Amid BTS spending cuts, a way to shine

August 11, 2011

Reading, writing and arithmetic probably won’t add up to much for supermarkets this Back-to-School season.

Retailers topping off their Back-to-School displays should temper their consumer spending expectations for two reasons:  the iffy economy has families spending only what’s necessary, and household budgets are already stretched by double-digit apparel price hikes resulting from higher cotton costs.

Families with children in grades K-12 will spend an average of $603.63 on apparel, school supplies and electronics, down a bit from $606.40 last year, extrapolated the National Retail Federation, in its 2011 Back-to-School survey conducted by BIGresearch.

These large seasonal expenses could hit supermarkets another way too; they could cap what shoppers feel they’re able to spend on family food in the rest of the store, believes The Lempert Report. Stores would start to experience this now, since NRF says a high percentage of BTS shoppers (42.4%) will begin their shopping within three to four weeks of the start of the academic year, presumably to delay the impact of these costs.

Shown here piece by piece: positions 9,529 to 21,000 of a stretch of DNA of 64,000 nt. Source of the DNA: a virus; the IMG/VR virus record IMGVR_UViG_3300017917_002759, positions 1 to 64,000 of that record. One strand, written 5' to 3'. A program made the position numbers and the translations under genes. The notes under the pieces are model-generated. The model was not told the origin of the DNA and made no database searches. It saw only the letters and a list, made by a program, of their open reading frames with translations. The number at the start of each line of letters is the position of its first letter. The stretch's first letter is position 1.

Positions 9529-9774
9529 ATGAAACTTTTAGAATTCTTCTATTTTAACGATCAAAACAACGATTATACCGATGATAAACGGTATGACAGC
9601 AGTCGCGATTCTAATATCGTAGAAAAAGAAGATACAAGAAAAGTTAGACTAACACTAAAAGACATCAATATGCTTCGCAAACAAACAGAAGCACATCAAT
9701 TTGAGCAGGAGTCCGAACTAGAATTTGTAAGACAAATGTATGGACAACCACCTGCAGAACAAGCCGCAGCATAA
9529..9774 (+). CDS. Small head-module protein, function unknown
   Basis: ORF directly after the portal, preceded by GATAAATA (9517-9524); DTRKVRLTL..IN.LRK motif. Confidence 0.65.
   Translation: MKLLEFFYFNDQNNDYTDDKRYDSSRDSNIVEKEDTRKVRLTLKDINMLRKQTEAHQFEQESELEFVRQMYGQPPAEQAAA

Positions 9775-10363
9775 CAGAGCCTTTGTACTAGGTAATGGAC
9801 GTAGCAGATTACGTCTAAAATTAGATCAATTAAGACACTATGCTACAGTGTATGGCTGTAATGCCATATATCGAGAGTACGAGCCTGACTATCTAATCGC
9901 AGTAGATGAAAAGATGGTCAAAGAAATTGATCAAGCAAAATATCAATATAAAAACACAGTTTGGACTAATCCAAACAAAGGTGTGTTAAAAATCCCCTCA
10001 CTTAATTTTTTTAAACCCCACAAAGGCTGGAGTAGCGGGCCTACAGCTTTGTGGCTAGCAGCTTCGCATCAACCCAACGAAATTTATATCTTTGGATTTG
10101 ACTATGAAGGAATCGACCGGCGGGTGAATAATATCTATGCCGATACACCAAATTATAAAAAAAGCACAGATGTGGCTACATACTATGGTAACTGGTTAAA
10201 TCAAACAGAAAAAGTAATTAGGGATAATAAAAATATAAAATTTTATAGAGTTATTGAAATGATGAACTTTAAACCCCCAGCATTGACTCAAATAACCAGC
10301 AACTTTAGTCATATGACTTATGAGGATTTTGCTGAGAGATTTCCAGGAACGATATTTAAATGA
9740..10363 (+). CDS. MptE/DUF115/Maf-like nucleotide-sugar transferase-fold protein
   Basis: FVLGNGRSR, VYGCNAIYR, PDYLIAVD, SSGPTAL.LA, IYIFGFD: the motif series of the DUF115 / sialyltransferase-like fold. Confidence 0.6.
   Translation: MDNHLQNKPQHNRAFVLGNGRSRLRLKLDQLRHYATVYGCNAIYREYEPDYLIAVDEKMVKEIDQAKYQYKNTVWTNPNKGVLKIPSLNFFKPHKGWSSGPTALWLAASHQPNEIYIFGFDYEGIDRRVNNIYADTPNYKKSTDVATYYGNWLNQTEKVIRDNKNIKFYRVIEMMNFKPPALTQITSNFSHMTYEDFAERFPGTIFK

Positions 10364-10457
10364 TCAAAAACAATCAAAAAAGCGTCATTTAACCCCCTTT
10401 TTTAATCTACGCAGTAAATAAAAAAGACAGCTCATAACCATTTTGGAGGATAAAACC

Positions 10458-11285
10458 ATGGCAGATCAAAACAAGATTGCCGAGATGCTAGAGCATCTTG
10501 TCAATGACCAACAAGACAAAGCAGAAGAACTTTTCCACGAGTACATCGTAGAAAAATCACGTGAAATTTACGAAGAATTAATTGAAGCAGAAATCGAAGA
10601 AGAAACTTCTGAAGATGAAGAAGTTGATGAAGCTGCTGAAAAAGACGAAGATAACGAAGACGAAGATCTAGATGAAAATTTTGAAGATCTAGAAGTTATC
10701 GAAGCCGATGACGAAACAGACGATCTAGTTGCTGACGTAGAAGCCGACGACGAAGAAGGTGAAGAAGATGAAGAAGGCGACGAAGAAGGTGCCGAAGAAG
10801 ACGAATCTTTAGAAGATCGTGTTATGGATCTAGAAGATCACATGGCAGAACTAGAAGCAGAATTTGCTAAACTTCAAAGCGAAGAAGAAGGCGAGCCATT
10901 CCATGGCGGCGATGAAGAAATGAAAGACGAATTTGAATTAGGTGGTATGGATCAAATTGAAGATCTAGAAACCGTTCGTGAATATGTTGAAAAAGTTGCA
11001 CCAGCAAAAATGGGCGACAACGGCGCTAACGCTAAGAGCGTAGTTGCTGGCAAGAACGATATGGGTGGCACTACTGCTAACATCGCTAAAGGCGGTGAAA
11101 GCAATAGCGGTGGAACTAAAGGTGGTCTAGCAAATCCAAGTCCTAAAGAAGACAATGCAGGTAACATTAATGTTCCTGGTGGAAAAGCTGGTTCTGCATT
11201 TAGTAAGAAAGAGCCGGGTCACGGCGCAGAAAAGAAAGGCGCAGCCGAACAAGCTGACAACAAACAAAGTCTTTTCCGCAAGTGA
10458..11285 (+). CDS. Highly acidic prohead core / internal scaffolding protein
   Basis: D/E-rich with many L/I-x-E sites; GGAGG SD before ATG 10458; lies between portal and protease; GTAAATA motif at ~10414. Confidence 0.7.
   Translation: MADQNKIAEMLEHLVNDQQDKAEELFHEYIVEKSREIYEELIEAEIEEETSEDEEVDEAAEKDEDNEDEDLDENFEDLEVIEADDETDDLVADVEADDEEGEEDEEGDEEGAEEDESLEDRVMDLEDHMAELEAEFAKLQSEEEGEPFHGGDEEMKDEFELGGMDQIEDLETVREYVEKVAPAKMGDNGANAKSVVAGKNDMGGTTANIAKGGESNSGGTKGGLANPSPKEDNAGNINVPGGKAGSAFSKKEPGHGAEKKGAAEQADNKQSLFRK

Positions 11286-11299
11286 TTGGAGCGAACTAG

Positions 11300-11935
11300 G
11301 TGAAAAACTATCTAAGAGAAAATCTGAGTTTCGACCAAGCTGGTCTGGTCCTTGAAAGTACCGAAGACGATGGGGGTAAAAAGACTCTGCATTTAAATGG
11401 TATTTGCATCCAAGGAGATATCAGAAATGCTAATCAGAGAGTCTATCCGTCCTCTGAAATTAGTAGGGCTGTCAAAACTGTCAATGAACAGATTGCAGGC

Supermarket share of school supplies sales is limited. To raise their profile during this season, food stores might want to learn from a Macy’s campaign. The department store retailer is donating $1 to youth volunteer group each time customers scan a QR code from the chain’s mstylelab departments (formerly junior’s and young men’s) or “like” the mstyle Facebook page, from this week through October 15 up to a maximum donation of $250,000. The QR code launches fashion trend videos and information on volunteer opportunities. Macy’s connects with its youthful target audience on matters they feel passionate about.

The separate NRF Back-to-College Survey says parents and students will spend an average of $808.71 on apparel, electronic, furnishings and food, down from $835.73 last year.  

An overwhelming 83.7% of respondents state the economy will limit their spending plans, and lead to more store brand or generic purchases (38.0%), online shopping comparisons (30.7%), making do with last year’s items (29.7%) and spending less overall (44.6%), according to the study.